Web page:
GUITAR SOLOING LESSON 010 - Tracking the Arrival of Chords

October 13, 2017:
Lesson 010 - Tracking the Arrival of Chords

A guitar players phrasing really begins to shine once they can track into chords in a more sophisticated manner. Zero in on chord tones and learn to take full advantage of the exact notes which directly relate to the chord being performed at the moment... 

Lesson 010 explores this idea in detail... 

The examples in this lesson will help to begin developing chord tracking technique. We'll explore tracking single chord arrivals and how to play into multiple chord situations. We'll also study more advanced techniques such as, tracking into extended and altered chords, as well as, tracking chords using matched rhythms.

Watch the Part One Video FREE on YouTube:

PART ONE:  In example one, we'll study how to track across the movement of two chords. We'll explore ways for how they can be tracked using chord tones across simple 8th-note rhythms. Our approach will be based upon the use of the strongest chord tones found within each chord.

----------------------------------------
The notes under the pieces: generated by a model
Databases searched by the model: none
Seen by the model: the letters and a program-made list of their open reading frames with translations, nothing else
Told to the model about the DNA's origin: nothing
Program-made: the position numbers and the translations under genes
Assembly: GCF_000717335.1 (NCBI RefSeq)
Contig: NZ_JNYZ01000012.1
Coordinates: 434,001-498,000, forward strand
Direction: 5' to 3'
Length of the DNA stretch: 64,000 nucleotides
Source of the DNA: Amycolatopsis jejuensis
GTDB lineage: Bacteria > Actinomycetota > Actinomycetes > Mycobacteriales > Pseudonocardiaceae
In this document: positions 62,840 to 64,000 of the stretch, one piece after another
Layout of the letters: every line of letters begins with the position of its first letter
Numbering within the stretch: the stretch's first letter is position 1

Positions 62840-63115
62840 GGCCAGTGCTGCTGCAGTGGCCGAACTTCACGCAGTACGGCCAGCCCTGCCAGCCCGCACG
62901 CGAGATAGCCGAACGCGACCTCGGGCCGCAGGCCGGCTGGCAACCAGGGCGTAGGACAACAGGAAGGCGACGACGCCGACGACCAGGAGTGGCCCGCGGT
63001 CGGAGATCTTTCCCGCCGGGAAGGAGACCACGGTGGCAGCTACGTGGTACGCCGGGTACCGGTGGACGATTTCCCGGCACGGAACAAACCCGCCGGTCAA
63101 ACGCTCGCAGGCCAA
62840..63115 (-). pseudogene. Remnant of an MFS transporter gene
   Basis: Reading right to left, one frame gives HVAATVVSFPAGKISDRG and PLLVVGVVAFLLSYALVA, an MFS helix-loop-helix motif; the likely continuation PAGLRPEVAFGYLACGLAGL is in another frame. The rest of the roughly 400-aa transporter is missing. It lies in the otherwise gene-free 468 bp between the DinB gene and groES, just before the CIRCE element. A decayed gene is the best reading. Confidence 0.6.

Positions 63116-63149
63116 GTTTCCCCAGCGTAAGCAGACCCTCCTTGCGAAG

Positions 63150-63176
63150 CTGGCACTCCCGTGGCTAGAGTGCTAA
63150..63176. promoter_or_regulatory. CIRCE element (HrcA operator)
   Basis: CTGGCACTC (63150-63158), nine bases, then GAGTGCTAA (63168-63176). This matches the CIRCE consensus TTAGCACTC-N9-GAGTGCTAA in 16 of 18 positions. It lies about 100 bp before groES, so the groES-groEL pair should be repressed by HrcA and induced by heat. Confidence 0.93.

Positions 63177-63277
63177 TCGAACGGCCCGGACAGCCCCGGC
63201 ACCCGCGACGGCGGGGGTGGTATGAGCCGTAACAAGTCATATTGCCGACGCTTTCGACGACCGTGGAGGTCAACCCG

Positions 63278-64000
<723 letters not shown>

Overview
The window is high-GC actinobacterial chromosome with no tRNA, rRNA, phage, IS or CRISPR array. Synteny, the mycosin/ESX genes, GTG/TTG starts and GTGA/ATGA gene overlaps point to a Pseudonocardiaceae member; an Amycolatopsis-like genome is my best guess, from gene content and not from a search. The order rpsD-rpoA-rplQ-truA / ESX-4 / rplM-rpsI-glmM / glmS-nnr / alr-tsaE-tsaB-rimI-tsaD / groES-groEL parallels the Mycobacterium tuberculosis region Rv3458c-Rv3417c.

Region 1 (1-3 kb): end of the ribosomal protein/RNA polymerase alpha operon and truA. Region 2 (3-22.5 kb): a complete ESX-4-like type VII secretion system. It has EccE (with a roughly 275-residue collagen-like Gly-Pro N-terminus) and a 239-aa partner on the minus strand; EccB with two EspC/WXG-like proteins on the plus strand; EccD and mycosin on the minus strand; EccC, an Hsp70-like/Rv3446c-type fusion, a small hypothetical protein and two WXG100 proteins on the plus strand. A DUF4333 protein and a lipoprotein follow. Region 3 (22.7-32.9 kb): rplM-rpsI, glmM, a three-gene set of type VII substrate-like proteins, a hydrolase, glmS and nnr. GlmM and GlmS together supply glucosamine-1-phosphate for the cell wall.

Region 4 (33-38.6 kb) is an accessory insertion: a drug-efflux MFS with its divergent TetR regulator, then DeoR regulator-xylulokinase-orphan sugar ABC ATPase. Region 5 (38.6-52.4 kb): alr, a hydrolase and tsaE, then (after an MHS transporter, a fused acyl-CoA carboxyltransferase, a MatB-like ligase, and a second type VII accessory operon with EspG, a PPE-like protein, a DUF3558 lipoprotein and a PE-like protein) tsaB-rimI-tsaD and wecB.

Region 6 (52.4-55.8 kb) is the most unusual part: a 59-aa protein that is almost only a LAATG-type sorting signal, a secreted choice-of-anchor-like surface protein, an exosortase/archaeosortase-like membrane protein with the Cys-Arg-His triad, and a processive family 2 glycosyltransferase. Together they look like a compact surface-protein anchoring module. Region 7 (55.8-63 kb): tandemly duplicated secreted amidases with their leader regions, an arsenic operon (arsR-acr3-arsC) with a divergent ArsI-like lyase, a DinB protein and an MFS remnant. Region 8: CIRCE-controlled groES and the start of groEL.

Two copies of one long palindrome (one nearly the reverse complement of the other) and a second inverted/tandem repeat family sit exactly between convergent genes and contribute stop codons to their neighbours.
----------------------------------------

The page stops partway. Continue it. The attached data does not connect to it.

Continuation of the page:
Example two expands upon the concepts described in example one by studying how multiple chord changes can be tracked into using the most relevant chord tones. We'll also explain the importance of "length of time," on each chord and how duration plays a role with tracking into chord tones.

In example three, we'll step-up to more advanced chord types by focusing upon how melody lines can track into both extended and altered chords. A progression from the key of "B Minor" uses both 11th and 13th extensions to highlight diatonic chord ideas. Plus, an altered sound of the augmented 5th is also introduced over the keys VII-chord (A7).

Example four taps into one of the more interesting situations that can occur when practicing the tracking of arriving chord sounds. This example explores the added benefit of not only matching the way that each new chord appears within the progression, it also simultaneously matches the rhythmic meter. Each pulse of the phrase is directly matched both rhythmically and melodically to the arrival of the upcoming chord. The effect of this in action results in an infectious groove.

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